Federal employee job satisfaction is down for the third year in a row, according to the results of the Partnership for Public Service’s study, “The Best Places to Work in the Federal Government.” In contrast, private sector employment satisfaction is steadily rising. The results are hardly a surprise considering the 2013 government shutdown, furloughs, hiring freezes, and ever-increasing budget constraints.

The bulk of the data for the study is derived from the 2013 Office of Personnel Management (OPM) Employee Viewpoint survey.

Despite dissatisfaction among federal workers, there were some bright spots in the study. The only two large agencies that were up from last year were NASA, which improved by 1.2 percent, and the Department of Veterans Affairs, which had an improvement of 0.6 percent.

Top Overall Agencies for 2013

  1. NASA (Number one large agency.)
  2. Department of Commerce
  3. The Intelligence Community
  4. FDIC
  5. Smithsonian Institution
  6. Surface Transportation Board (Highest ranked small agency.)*
  7. National Endowment for the Humanities

*Agencies with more than 15,000 employees are classified as large, those with 1,000 to 14,999 employees are classified as mid-size, and any agency of 100 to 999 employees is considered small.

A few categories in the study include:

  • Agencies at the Top
  • Agencies on the Rise
  • Agencies Falling Behind
  • Employee Skills and Mission Match
  • Work-Life Balance
  • Pay
  • Diversity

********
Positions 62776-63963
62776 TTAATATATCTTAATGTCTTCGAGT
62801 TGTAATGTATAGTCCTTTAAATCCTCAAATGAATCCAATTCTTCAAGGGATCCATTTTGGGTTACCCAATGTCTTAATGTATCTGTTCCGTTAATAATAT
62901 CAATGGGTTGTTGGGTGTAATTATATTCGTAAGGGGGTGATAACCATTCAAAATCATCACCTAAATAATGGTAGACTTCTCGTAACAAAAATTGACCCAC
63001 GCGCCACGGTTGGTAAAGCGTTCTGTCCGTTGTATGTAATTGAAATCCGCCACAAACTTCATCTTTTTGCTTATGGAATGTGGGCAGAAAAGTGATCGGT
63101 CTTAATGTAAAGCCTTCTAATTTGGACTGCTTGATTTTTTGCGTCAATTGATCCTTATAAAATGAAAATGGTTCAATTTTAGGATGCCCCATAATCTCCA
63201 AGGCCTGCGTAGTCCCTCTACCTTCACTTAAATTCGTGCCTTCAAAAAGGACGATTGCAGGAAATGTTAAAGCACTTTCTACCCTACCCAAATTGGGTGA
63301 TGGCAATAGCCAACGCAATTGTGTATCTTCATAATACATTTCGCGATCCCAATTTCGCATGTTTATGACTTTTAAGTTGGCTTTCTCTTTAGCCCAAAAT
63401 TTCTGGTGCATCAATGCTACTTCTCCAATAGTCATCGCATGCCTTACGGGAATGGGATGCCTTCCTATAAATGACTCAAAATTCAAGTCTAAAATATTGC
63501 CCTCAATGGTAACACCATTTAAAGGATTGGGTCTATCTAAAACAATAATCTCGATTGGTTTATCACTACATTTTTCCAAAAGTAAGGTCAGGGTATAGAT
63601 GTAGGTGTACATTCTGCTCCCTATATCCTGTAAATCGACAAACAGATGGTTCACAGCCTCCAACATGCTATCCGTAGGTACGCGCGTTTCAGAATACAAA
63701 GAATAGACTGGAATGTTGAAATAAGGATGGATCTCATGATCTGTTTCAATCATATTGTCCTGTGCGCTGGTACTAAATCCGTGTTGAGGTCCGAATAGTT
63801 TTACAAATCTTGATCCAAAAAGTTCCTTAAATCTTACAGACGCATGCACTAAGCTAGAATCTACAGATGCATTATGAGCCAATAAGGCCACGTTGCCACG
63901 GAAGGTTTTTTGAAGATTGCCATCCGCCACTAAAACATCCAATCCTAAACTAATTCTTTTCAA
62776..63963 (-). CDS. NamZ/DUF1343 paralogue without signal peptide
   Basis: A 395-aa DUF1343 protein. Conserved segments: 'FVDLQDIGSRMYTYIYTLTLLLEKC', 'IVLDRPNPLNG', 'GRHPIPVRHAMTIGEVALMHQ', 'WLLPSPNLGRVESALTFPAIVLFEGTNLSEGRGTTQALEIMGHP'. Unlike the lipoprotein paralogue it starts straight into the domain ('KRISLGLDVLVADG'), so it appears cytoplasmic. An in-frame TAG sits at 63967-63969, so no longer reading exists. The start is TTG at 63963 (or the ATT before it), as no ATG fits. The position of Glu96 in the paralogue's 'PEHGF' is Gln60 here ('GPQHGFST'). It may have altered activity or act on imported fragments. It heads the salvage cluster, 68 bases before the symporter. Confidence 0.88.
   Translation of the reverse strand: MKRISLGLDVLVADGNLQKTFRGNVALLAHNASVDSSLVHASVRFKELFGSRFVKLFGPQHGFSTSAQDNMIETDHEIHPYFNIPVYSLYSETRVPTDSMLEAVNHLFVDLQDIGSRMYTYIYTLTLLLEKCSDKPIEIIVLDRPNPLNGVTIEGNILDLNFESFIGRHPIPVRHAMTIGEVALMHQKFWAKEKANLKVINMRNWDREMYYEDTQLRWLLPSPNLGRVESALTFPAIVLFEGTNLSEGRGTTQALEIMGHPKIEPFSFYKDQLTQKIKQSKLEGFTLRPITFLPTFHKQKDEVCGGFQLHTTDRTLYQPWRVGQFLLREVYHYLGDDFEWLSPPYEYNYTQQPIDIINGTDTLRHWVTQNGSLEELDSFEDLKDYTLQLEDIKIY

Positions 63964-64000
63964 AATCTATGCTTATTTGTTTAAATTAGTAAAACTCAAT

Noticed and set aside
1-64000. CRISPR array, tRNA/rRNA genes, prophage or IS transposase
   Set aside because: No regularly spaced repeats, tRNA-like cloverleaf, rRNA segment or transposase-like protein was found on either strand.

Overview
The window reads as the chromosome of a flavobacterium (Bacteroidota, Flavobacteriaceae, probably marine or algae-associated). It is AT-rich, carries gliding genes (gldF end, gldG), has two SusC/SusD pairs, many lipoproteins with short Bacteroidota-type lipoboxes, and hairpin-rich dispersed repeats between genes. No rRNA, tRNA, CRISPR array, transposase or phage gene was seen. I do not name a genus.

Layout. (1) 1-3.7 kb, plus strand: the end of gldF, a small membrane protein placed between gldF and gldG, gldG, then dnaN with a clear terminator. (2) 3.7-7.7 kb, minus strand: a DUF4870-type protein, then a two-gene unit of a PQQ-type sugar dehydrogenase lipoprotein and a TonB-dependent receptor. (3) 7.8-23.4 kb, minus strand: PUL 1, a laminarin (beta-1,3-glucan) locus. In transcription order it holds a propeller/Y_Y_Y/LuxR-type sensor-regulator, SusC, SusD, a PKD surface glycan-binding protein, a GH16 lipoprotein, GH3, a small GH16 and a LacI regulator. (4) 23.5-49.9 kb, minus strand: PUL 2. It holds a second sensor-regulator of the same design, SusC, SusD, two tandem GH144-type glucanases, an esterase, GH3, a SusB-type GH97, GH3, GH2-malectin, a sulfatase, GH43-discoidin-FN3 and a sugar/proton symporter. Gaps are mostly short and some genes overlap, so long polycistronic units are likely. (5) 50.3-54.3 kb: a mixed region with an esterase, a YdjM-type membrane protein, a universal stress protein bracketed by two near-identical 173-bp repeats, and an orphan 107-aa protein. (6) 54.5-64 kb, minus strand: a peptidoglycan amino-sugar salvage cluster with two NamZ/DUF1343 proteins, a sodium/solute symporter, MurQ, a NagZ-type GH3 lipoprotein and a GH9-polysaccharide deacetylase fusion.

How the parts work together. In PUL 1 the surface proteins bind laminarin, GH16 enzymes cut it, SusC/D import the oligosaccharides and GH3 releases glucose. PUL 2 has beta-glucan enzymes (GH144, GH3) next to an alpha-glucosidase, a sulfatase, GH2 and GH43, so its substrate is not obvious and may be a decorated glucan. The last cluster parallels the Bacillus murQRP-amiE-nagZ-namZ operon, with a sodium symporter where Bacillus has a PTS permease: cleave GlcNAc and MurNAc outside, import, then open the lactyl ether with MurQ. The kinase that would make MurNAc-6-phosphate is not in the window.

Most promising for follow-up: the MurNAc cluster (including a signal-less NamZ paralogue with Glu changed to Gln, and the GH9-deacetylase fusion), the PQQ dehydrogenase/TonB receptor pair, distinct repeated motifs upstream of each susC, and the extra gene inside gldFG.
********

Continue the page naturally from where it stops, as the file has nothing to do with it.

• Leadership
  • Training and Development
  • Teamwork


Federal worker’s top three priorities for improvement for 2013 were leadership, pay, and employee skills-mission match. Areas of concern – those ranked lowest for federal workers – were agency leadership; management; and employee opportunities.

Some of the lowest ranked agencies included, EPA, The Defense Nuclear Facilities Safety Board, and Housing and Urban Development.

By closely reading the study, federal workers, or those considering employment within the federal workforce, can get detailed measure of overall satisfaction, or dissatisfaction, within individual government agencies. Additionally, each agency can use the study to better analyze and find solutions to deficiencies within their organizations.

For job seekers, the study is well worth a thorough read. The analysis, data, and conclusions give insight into the concerns and problems in the current federal workforce. Whether pursuing a career as a civil servant or contractor, knowing the agency culture and attitudes you’re up against will be valuable intel as you pursue opportunities.

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Diana M. Rodriguez is a native Washingtonian who works as a professional freelance writer, commentator, and blogger; as well as a public affairs, website content and social media manager for the Department of Defense.